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Phil Sharp
President, Resources for the Future

 

Philip Sharp, RFF President
Phil Sharp
President, Resources for the Future

High-Resolution Photo

 

Phil Sharp became President of Resources for the Future on September 1, 2005. His career in public service includes ten terms as a member of the U.S. House of Representatives from Indiana, and a lengthy tenure on the faculty of the John F. Kennedy School of Government and the Institute of Politics at Harvard University. He was appointed to the National Academy of Sciences Committee on America's Climate Choices.

Founded in 1952 as an independent and nonpartisan research institution, RFF is the oldest Washington think tank devoted exclusively to policy analysis on energy, environmental, and natural resource issues. Sharp leads a research and administrative staff of more than 80 persons and oversees an institutional endowment of nearly $70 million.

Prior to his service in Congress from 1975 to 1995, Sharp taught political science at Ball State University from 1969 to 1974. Following his decision not to seek an eleventh consecutive term in the House, Sharp joined Harvard's Kennedy School, where he was a Lecturer in Public Policy from 1995 to 2001. He served as Director of Harvard's Institute of Politics from 1995 to 1998 and again from 2004 until August 2005. He also was a Senior Research Fellow in the Environmental and Natural Resources Program from 2001 to 2003.

Sharp currently serves on the Board of Directors of the Duke Energy Corporation and the Energy Foundation and was appointed to the Blue Ribbon Commission on America's Nuclear Future.  He also serves on the Planetary Skin Institute’s Global Advisory Council and is a member of the Massachusetts Institute of Technology (MIT) Energy Initiative External Advisory Board as well as the International Advisory Board of the Harvard Environmental Economics Program.  In addition, he chairs the External Advisory Committee for the MIT Nuclear Fuel Cycle Study.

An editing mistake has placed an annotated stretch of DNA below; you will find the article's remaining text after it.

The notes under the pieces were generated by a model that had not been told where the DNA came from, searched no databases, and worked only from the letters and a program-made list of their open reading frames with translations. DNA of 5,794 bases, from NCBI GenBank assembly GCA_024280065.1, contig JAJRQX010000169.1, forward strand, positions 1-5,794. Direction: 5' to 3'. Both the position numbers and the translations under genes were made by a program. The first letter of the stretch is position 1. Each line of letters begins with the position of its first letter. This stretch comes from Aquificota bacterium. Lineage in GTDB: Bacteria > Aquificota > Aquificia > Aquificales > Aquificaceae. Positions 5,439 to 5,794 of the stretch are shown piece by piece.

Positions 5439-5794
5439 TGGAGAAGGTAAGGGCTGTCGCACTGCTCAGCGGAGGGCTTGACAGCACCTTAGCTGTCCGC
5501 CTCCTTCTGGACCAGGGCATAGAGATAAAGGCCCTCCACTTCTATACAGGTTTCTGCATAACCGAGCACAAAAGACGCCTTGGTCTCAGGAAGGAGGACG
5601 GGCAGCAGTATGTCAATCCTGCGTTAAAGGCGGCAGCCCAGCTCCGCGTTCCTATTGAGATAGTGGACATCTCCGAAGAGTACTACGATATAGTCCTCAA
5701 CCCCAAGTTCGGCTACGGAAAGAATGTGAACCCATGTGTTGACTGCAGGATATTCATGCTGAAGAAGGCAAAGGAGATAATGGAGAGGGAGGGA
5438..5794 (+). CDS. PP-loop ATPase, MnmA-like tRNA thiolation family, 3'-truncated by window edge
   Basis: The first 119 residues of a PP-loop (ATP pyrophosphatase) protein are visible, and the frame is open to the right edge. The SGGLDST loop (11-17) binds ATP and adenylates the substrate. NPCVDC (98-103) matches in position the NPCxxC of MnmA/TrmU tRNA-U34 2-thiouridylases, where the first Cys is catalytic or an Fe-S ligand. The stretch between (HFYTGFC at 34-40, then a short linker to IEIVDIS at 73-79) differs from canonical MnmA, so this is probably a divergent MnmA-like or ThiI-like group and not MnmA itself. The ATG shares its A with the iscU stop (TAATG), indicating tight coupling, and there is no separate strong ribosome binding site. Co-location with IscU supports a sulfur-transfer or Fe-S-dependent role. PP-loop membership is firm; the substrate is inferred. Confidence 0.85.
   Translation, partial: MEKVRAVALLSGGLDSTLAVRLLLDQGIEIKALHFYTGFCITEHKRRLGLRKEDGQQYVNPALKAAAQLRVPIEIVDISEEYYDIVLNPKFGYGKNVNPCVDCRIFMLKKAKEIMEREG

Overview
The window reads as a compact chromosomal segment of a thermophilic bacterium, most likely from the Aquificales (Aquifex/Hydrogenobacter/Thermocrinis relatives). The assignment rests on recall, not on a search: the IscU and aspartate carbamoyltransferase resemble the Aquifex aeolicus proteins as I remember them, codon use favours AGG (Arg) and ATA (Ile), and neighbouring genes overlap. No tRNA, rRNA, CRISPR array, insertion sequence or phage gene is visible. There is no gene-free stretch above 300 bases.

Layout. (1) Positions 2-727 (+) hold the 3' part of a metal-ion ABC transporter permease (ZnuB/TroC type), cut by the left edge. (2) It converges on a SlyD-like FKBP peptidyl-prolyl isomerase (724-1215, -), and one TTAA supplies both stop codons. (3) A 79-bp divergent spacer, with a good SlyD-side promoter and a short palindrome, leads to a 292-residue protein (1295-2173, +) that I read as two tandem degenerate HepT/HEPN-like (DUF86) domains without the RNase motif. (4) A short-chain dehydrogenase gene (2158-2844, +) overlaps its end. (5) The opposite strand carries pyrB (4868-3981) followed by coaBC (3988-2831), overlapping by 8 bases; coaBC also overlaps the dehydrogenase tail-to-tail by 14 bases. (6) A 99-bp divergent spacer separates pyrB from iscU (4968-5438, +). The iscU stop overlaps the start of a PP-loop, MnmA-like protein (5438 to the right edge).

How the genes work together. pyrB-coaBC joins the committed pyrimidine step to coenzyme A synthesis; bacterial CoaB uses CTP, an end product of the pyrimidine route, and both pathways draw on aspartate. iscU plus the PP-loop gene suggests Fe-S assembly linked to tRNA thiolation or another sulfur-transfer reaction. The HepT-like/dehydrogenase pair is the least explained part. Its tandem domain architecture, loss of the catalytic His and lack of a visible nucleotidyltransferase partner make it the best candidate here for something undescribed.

From 2002-2010, Sharp was Congressional chair of the National Commission on Energy Policy, a panel established by the Hewlett Foundation and other major foundations to make energy policy recommendations to the federal government. In December 2004, the commission released a long-term energy strategy, Ending the Energy Stalemate: A Bipartisan Strategy to Meet America's Energy Challenges. The report was widely recognized as a comprehensive roadmap for future energy policy, receiving considerable attention from Congress during the  debate over the 2005 Energy Policy Act.

During his 20-year congressional tenure, Sharp took key leadership roles in the development of landmark energy legislation. He was a driving force behind the Energy Policy Act of 1992, which led to the restructuring of the wholesale electricity market, promoted renewable energy, established more rigorous energy-efficiency standards, and encouraged expanded use of alternative fuels. He also helped to develop a critical part of the 1990 Clean Air Act Amendments, providing for a market-based emissions allowance trading system.